Dig Vis Drill
A small area devoted to my band from the 80’s…
Those that saw them in the early 80’s felt this band were destined for greatness. They had a unique and awesome sound, a live act second to none, they were confrontational, challenging, intelligent and fronted by motor-mouth Ogy McGrath, a cross between Woody Allen and Attila the Hun.
Starting life as a three-piece of Ogy, John Nicholls (keys/drums) and Phil Mavrick (vocals & vicar impression), they recruited noise-guitarist Nick Robinson from 10 doors down the road from where they lived and worked and Nick (under his working name of Winston N’Gobola) added fire, distortion and feedback into the brew.
They scorched their way round the pubs and clubs of South Yorkshire, upsetting a great many people and building up a loyal fanbase as they did so. One gig in Brighton was infamous for a fight between Phil and Pulp’s guitarist Russell, who had to be taken back to the hospital with a suspected broken arm! No lyrical topic was sacrosanct; riots, miners strikes, cancer, religion, Pol Pot, Charles & Di, all feel before Ogys withering diatribes.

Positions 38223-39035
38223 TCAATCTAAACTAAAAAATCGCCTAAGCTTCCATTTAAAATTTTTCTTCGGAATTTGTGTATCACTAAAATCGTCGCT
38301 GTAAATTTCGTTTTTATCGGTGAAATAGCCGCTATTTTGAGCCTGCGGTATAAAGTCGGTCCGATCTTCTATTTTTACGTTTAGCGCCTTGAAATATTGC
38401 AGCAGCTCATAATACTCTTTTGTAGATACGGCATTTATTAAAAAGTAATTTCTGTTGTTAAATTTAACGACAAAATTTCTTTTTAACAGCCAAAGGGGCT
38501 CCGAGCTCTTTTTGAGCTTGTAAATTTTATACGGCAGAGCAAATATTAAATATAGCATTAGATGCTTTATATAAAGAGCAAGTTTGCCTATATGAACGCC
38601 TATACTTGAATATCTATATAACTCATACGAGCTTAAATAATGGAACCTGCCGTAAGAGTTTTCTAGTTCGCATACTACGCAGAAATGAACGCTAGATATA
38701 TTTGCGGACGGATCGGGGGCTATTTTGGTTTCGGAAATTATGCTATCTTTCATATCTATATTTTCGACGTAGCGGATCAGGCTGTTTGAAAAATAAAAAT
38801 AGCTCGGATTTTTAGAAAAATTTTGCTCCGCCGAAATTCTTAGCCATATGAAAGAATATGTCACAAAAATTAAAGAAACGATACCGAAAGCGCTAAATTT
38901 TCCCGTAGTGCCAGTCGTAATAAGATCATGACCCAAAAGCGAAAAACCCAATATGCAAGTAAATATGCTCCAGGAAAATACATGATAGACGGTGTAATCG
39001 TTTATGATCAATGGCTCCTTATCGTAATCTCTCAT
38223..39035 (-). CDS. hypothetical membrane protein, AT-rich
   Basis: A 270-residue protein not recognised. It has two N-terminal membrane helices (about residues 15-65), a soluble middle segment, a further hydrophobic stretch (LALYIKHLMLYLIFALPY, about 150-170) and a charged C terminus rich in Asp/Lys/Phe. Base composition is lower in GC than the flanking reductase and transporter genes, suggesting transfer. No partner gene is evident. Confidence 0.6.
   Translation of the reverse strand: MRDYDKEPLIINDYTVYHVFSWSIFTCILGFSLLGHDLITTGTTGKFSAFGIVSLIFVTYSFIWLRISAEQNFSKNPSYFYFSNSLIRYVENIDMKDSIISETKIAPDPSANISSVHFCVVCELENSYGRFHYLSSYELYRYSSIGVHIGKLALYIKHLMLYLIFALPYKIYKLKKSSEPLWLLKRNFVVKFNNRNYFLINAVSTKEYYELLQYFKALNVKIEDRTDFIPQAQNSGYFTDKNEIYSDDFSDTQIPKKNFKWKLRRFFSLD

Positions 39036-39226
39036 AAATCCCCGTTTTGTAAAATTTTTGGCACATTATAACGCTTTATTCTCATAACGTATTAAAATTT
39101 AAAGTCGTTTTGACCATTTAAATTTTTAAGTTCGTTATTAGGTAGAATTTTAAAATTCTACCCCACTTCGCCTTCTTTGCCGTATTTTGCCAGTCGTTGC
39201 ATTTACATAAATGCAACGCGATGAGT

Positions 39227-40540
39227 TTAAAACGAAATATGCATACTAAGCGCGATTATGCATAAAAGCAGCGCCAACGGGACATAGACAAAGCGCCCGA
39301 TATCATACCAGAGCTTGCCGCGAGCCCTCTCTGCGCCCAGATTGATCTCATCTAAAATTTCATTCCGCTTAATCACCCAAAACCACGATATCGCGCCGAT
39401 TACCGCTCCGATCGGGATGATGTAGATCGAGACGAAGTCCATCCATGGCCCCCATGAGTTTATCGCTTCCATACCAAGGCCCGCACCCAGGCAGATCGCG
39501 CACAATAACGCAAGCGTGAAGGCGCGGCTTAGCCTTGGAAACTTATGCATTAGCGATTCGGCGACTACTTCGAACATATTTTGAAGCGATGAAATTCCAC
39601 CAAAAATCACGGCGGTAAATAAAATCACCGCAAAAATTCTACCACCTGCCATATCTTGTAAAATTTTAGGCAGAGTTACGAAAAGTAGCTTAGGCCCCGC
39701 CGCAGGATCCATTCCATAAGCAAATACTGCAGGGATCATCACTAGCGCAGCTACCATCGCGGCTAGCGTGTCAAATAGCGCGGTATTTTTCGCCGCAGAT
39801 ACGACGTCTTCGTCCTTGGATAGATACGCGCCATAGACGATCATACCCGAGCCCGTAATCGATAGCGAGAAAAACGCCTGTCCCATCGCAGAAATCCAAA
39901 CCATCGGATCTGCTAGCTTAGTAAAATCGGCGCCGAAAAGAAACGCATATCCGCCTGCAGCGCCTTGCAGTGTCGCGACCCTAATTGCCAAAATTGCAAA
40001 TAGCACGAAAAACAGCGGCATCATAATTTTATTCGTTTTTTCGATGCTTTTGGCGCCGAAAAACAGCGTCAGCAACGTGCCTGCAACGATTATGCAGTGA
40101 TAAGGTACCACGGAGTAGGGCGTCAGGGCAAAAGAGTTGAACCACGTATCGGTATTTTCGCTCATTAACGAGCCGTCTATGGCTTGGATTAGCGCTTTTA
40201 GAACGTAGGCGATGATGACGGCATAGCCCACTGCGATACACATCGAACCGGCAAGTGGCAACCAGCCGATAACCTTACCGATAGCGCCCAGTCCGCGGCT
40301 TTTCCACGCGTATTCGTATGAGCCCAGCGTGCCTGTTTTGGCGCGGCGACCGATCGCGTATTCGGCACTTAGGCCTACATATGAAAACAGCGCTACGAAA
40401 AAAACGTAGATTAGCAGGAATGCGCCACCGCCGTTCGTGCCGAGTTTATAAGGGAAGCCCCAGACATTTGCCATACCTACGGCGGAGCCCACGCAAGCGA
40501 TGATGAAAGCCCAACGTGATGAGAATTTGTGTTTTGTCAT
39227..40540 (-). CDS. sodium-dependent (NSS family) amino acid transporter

They were signed to Native Records (alongside They Must be Russians and Henry Normal, now co-writing with Steve Coogan) and recorded their frst 12” in the same studios that Jive Bunny used, in the backend of Rotherham. Tours with Henry, Pulp and many others followed, as they followed their Outrage credo of “anywhere in England, 3 bands for £50”.
Rave reviews in NME and Melody Maker helped swing a deal with Fon Records, at that time riding high in the charts. They recorded several versions of their live stormer “Spell Survival” (promo video above, recorded after the main band split) with different name producers but somehow, with success tantalisingly within their reach, the band simply fell apart. John married and moved to Mansfield, Phil left for France, Nick continues to play to this day and Ogy vanished from the face of the earth.
However, their name still resonates in a quiet way around the world – you’ll still find people far and wide hold them dear to their hearts.